By Victor Ochieng
Singer Beyoncé isn’t your average music artist. She’s grown to the level that everything she does attracts attention. The singer is also known for not mincing her words when it comes to agitating for the rights of the Black community.
During her Sunday’s VMAs performance, the singer made a powerful statement using dancers and lights to send a message on police brutality.
Her performance, however, didn’t go down well with former New York Mayor Rudy Giuliani, who slammed her, saying he “saved more black lives than any of those people you saw on stage.”
Ainsley Earhardt, “Fox and Friends” co-host, said Beyoncé’s performance depicted “her dancers circling around her and one by one, they fell to the ground, and there were red lights underneath them, and that was supposed to symbolize cops killing black individuals.”
Knowing Giuliani, he definitely had something to say about it.
“You’re asking the wrong person because I had five uncles who were police officers, two cousins who were, and one who died in the line of duty,” Giuliani said. “I ran the largest and best police department in the world, the New York City Police Department.” He added, “And I saved more black lives than any of those people you saw on stage by reducing crime and particularly homicide by 75 percent.”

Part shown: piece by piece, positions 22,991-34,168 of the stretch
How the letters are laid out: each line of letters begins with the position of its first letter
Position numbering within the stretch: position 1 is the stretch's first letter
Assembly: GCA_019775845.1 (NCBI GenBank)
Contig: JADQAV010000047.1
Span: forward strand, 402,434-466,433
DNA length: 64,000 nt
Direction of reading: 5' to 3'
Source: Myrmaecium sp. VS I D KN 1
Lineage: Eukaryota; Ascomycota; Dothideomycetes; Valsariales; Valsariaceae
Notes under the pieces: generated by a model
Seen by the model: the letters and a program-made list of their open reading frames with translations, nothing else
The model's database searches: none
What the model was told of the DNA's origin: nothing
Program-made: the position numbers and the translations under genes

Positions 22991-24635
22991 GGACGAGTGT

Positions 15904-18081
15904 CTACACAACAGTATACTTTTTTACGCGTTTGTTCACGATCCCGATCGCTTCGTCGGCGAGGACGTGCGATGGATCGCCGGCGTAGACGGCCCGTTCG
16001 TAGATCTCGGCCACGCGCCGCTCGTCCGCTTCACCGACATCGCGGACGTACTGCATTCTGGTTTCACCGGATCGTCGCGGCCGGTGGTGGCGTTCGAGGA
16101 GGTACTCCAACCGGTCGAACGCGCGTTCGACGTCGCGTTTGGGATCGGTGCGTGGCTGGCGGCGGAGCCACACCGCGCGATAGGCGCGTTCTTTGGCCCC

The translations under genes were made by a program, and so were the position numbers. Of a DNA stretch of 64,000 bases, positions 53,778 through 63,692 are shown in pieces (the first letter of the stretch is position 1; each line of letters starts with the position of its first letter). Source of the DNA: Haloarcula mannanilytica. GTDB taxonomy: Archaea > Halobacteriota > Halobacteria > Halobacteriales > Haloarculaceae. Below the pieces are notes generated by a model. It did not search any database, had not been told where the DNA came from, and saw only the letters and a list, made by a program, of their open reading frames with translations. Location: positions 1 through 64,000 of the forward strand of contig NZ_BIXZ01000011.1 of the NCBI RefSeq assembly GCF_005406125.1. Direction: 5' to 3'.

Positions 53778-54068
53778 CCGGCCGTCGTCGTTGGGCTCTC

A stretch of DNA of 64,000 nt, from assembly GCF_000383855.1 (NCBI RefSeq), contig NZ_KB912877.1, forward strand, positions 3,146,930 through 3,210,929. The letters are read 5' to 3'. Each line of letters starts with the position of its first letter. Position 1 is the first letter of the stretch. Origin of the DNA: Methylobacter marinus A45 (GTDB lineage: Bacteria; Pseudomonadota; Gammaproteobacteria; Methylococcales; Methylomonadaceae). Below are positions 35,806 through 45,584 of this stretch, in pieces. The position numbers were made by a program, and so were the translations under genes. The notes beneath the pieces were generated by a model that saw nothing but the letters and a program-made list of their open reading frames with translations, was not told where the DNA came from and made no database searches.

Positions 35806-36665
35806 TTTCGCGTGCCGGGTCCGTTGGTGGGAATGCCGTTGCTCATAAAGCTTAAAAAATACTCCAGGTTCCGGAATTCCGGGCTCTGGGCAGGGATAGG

The former mayor even went as far claiming that the policies he implemented during his tenure as New York City mayor may have saved between 4,000 and 5,000 young African Americans.
Co-host Brian Kilmeade remarked that the message that Beyoncé is sending “to the next generation is pretty indelible.”
In response to that remark, Giuliani said whatever Beyoncé is doing is “a shame.”
The singer, who together with her husband rapper Jay Z, have been very strong advocates for the Black Lives Matter movement, made their entry to the VMA venue in the company of the mothers of Trayvon Martin, Michael Brown, Eric Garner and Oscar Grant. Jay Z, through his Tidal music streaming service, even donated $1.2 million to Black Lives Matter movement on February 5, the day Martin would be celebrating his 21st birthday.
Giuliani’s condemnation of Beyoncé’s performance is no different from his reaction to the singer’s Super Bowl 50 “Formation” performance in which the “Sorry” singer employed “black power” salute and berets that resemble those of Black Panthers.
“This is football, not Hollywood, and I thought it was really outrageous that she used it as a platform to attack police officers who are the people who protect her and protect us, and keep us alive,” Giuliani told Fox News after the game.